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A French policeman appeared in court Thursday for hurling a paving stone at protesters during a Yellow Vest rally, the first member of the security forces to face trial after numerous allegations of police brutality during the weekly protests.
The case comes just days after the first anniversary of the anti-government rallies, which were again marked by rioting and vandalism last Saturday.
It is the first arising from 212 cases of alleged police brutality being investigated by the IGPN police oversight body.
Demonstrators accuse police of using excessive force to suppress the movement, in particular the use of rubber bullets which activists say have caused some two dozen people to lose an eye.
Around 2,500 demonstrators and 1,800 security force members have been injured since the protests began, according to an official count.
The 44-year-old officer on trial Thursday was caught on camera in the act of throwing the stone at the May 1 protest in Paris. The video did not show where the stone landed or if anyone was hit.
The prosecution Thursday asked for the officer to receive a three-month suspended jail sentence for “deliberate violence by a person in a position of public authority”.
In an emotional statement to the court, the accused said he acted “out of fear”, not anger, because his commanding officer was struck in the face by a paving stone and badly injured.
He said he threw the stone “to create some distance for security”, but that he “didn’t want to hurt anyone.”
“No matter the result when the defendant threw that paving stone he couldn’t be unaware that he could cause serious injuries,” the prosecutor said.
The SGP police union has accused the judiciary of trying to make a “scapegoat” of him and argued that he had acted in self-defence.
His lawyer Laurent Boguet told the court that May 1 was a “very violent day” on which police had come under attack from stone-throwing protesters.
The judge in the case said the video clips were “harmful” to the image of the police while at the same time noting the “aggressive crowd” and the “shock of stone-throwing” at the demonstration.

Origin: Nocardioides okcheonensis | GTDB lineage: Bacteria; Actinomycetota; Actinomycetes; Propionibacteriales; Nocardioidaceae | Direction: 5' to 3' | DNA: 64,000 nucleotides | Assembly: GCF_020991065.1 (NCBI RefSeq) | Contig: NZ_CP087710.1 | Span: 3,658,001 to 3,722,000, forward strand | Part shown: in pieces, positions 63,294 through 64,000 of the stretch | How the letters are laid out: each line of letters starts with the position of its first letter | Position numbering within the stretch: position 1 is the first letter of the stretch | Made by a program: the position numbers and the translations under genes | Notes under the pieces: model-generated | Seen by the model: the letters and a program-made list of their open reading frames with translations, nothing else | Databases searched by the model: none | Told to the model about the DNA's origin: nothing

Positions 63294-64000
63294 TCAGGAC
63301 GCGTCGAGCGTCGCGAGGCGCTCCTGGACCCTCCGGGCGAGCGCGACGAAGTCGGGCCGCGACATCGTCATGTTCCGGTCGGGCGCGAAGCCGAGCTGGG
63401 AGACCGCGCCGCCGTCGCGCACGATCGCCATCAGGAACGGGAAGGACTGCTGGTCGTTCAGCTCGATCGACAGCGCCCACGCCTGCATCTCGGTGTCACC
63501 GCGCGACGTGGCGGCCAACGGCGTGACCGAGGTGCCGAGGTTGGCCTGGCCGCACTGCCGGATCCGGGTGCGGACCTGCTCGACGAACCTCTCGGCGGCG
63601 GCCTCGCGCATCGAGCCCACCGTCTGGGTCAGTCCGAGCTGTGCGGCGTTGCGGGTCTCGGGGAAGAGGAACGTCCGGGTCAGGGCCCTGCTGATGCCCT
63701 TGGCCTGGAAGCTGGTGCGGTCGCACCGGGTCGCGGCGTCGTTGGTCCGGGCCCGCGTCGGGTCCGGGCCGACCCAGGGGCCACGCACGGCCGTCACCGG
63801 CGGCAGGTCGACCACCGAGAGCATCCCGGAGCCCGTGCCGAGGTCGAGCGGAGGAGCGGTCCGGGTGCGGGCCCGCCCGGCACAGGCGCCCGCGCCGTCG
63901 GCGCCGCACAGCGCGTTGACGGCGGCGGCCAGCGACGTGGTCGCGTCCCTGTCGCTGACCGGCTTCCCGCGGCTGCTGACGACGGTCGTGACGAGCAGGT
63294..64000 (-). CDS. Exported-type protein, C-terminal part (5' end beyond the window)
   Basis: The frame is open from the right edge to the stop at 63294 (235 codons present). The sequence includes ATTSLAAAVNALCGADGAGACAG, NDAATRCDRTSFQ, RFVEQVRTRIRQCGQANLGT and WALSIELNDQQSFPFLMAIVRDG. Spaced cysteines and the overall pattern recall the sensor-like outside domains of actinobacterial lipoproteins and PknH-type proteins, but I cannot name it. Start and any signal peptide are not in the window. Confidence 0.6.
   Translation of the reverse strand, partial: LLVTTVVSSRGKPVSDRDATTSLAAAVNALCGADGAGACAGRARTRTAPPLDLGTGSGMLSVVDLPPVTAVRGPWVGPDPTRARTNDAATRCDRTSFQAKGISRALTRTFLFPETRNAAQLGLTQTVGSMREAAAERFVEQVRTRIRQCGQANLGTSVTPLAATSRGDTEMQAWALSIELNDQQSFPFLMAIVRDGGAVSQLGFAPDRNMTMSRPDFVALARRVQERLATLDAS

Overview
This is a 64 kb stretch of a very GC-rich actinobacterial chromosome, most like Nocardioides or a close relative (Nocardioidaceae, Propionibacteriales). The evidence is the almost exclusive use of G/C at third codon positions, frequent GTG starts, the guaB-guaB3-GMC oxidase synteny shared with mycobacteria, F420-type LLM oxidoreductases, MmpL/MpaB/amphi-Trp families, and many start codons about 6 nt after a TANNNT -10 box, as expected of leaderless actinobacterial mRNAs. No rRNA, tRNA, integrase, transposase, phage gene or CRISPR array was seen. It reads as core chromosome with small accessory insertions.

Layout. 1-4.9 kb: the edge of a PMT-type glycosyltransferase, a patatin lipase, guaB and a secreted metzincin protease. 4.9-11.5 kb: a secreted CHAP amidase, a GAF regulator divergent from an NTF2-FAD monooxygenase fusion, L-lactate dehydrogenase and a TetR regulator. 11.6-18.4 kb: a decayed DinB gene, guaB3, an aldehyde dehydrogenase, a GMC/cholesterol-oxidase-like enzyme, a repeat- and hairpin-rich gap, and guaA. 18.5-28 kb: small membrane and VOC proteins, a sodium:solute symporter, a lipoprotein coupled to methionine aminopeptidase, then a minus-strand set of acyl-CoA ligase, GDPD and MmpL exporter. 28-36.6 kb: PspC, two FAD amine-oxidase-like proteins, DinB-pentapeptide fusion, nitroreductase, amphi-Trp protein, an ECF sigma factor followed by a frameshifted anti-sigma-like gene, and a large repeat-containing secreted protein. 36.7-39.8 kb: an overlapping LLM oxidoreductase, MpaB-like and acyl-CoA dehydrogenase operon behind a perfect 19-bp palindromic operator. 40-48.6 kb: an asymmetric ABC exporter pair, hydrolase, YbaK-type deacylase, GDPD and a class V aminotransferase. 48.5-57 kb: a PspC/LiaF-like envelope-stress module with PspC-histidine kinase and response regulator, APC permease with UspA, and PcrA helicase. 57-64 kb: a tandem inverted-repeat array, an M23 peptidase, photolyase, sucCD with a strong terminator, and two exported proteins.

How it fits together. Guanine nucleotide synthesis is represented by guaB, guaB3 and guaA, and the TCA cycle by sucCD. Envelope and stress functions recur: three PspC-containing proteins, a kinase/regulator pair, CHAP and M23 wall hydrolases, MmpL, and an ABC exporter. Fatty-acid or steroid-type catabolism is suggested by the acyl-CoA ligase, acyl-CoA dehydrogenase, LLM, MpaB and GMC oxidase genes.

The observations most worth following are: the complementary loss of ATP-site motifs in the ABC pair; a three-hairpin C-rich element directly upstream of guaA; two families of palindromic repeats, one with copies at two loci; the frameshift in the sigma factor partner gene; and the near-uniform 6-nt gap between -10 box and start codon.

A verdict in the case will be announced on December 19.
Eyes and hands lost
The fierce violence that flared during the protests last winter made headlines worldwide, with rioters running amok in Paris and other cities, smashing shopfronts, torching cars and looting businesses.
Yellow vest protests in rural France have been relatively peaceful, by contrast.
The riot police officer on trial in Paris is from a unit based in the southwestern city of Toulouse that was sent to the capital as backup.
His lawyer moved to have the charges dropped, noting that no plaintiff had come forward in the case.
Another officer is set to stand trial in the coming weeks for slapping a protester in the face during the same May 1 protest, a scene also caught on video.
Activists say that in addition to those blinded, five yellow vest protesters have lost a hand to police stun grenades, and one a testicle, while dozens of others have sustained other injuries.
On Saturday, another demonstrator lost an eye after being hit in the face, apparently by a police tear gas canister. A video showed him standing in a group talking when he was struck.
The protests erupted on November 17 last year over a planned fuel tax increase, and quickly snowballed into a general revolt against President Emmanuel Macron’s policies.
His critics accused the former investment banker of ignoring the daily struggles of the working poor in rural and small-town France.
Although the Saturday protests have fizzled in strength in recent months, Macron is facing a major strike called by unions for December 5 against planned pension reforms, which could be bolstered by Yellow Vest support.
(FRANCE 24 with AFP)
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